Mary Ball Washington is a Fredericksburg fixture. Tourists flock to the Mary Washington House on Charles Street, which her son, George, purchased for her in 1772, and the Ferry Farm, our first president’s boyhood home.
But how much do we really know about the mother of George Washington?
The traditional answer was not much. But that answer is starting to change, in part with the release of a new biography, “The Widow Washington,” by Martha Saxton, and research conducted at the Mary Washington House.
The new historical evidence presents Mary Washington as a more nuanced character.
Born in 1708 in Lancaster County, Mary Ball entered into a world of wealth and privilege as a member of Virginia’s burgeoning gentry class. But her childhood was difficult, marred by the early deaths of close family members.
Orphaned by the age of twelve, Mary was cared for by her half-sister, Elizabeth Bonum, and the two developed a close bond.
In 1731, Mary married Augustine Washington, a wealthy planter who had lost his first wife the year before. The marriage firmly placed Mary Washington within the comfortable status of the gentry, but the marriage also brought her three stepchildren to help rear.
The family grew in 1732 when Mary gave birth to her first child, George. Betty, Samuel, John Augustine, Charles, and Mildred would follow.
Tragedy struck again in 1743, when her husband Augustine died after a brief illness, leaving Mary a widow to raise five children at the age of 35.
Following Augustine’s death, Mary lost the financial comfort that her husband had provided, as his vast landholdings and plantations were divided among his sons. To combat her financial insecurity, Mary could have remarried, an option that many colonial widows followed.
But she decided to not follow that path and remained a widow, overseeing the management of her children’s inheritances. And while she was unable to send them to elite schools, she provided her children—particularly George—with the practical education of running a vast plantation.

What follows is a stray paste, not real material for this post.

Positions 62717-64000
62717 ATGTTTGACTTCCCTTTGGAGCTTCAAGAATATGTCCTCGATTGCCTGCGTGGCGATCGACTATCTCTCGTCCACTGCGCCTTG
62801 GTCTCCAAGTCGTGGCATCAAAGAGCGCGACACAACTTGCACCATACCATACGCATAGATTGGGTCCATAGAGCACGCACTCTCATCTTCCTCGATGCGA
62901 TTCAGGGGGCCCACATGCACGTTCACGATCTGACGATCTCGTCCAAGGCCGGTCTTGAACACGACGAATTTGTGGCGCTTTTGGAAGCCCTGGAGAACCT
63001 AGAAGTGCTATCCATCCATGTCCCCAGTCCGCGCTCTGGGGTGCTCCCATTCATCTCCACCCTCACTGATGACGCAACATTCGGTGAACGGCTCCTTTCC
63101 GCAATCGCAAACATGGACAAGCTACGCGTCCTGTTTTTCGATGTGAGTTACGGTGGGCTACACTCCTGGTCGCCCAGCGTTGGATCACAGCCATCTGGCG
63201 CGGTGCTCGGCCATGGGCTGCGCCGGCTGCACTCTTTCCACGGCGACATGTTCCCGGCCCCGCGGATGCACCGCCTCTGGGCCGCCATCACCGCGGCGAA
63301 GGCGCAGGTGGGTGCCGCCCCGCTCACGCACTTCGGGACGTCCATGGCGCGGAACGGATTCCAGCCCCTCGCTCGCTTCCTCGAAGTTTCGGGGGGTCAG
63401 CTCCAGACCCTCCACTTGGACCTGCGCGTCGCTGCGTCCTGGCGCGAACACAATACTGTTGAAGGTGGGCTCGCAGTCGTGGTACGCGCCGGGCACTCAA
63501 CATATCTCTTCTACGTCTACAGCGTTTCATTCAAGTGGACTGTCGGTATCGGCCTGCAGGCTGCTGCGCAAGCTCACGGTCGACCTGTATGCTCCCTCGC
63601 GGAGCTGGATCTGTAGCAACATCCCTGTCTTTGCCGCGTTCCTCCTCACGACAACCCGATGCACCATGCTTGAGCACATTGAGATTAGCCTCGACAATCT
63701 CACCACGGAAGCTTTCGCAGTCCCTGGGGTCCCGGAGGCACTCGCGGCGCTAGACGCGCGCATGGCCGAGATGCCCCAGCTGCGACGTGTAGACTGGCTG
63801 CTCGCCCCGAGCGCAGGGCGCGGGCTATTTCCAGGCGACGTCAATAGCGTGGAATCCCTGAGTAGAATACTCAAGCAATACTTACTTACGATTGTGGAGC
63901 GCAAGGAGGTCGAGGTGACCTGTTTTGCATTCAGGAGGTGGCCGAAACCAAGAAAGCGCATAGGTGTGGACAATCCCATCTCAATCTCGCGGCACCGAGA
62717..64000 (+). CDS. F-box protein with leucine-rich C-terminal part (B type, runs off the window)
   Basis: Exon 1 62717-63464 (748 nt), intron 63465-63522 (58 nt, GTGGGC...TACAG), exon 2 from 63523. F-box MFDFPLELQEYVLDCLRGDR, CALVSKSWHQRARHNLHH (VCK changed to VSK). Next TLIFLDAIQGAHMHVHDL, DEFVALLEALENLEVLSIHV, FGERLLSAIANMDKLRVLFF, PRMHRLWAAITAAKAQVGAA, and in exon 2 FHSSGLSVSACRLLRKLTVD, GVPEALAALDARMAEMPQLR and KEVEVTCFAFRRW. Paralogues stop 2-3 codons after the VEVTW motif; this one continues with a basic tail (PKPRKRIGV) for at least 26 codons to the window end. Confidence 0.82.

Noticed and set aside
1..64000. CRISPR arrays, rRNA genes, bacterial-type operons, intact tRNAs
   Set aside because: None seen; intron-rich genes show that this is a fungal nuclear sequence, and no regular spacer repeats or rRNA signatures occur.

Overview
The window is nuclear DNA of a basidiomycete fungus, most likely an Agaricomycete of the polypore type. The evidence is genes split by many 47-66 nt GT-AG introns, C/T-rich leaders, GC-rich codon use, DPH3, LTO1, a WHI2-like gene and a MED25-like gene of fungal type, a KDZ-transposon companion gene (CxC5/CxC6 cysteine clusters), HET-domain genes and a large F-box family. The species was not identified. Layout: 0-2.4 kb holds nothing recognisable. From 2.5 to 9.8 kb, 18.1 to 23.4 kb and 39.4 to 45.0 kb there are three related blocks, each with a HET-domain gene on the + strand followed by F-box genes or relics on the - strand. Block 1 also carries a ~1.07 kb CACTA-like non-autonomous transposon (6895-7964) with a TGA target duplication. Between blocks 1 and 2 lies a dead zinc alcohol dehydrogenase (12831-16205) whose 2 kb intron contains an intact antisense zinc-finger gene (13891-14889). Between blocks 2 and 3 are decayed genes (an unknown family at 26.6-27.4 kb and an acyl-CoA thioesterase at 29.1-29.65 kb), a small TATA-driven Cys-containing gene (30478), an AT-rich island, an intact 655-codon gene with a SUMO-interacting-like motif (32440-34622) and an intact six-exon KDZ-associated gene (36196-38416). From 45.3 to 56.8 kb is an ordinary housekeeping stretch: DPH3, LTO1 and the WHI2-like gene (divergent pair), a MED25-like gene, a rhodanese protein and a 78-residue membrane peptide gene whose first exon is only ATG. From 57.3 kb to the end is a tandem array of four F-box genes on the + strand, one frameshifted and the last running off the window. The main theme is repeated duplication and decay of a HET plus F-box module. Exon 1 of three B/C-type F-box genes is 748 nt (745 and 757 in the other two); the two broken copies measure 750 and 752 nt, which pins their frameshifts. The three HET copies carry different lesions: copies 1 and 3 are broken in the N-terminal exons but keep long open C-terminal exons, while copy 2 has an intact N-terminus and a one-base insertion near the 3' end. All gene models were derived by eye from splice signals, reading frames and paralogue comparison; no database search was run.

Mary Washington also instilled in her children industry, stoicism, piety, thrift, and independence.
In recent years, Mary has been unfairly condemned for not allowing 14-year-old George to join the British Navy. Her decision was firmly rooted in providing the best future for her son, a course of action that would not have been permitted had he enlisted as an ensign in the Navy.
Instead, Mary encouraged George in his surveying career, which allowed him to make powerful contacts within Virginia society.
Like any family, the Washingtons occasionally had family squabbles. The most famous family dispute occurred during the Revolutionary War, when George openly questioned Mary’s claim of financial security.
The Revolution brought inflation and high taxes to the home front. Compounding her difficulties, in 1780 Mary was forced to flee into Virginia’s western interior with her family to escape possible capture from British military forces.
While in the west, her son, Samuel, and son-in-law, Fielding Lewis, died from illness. During this time, someone petitioned the Virginia Assembly for a pension for Mary Washington.
When George received word of the planned pension, he erupted in anger. Sensitive to his public image, George feared that if word of his mother receiving a pension became public, he would look like an uncaring son in the court of public opinion. George argued that his mother’s claim to poverty was exaggerated, a claim modern historians have accepted unquestioningly despite plenty of evidence to the contrary.
Regardless of the occasional family dispute, Mary and George deeply cared for each other, as evidenced in the surviving correspondence between the two.
In her final months, Mary expressed concern for the health of her eldest son.
Before leaving for the presidency in 1789, George paid one final visit to his mother at her home in Fredericksburg. Mary was then in the final stages of breast cancer, and according to family tradition, the two had a loving and tender final goodbye prior to her death on August 25, 1789.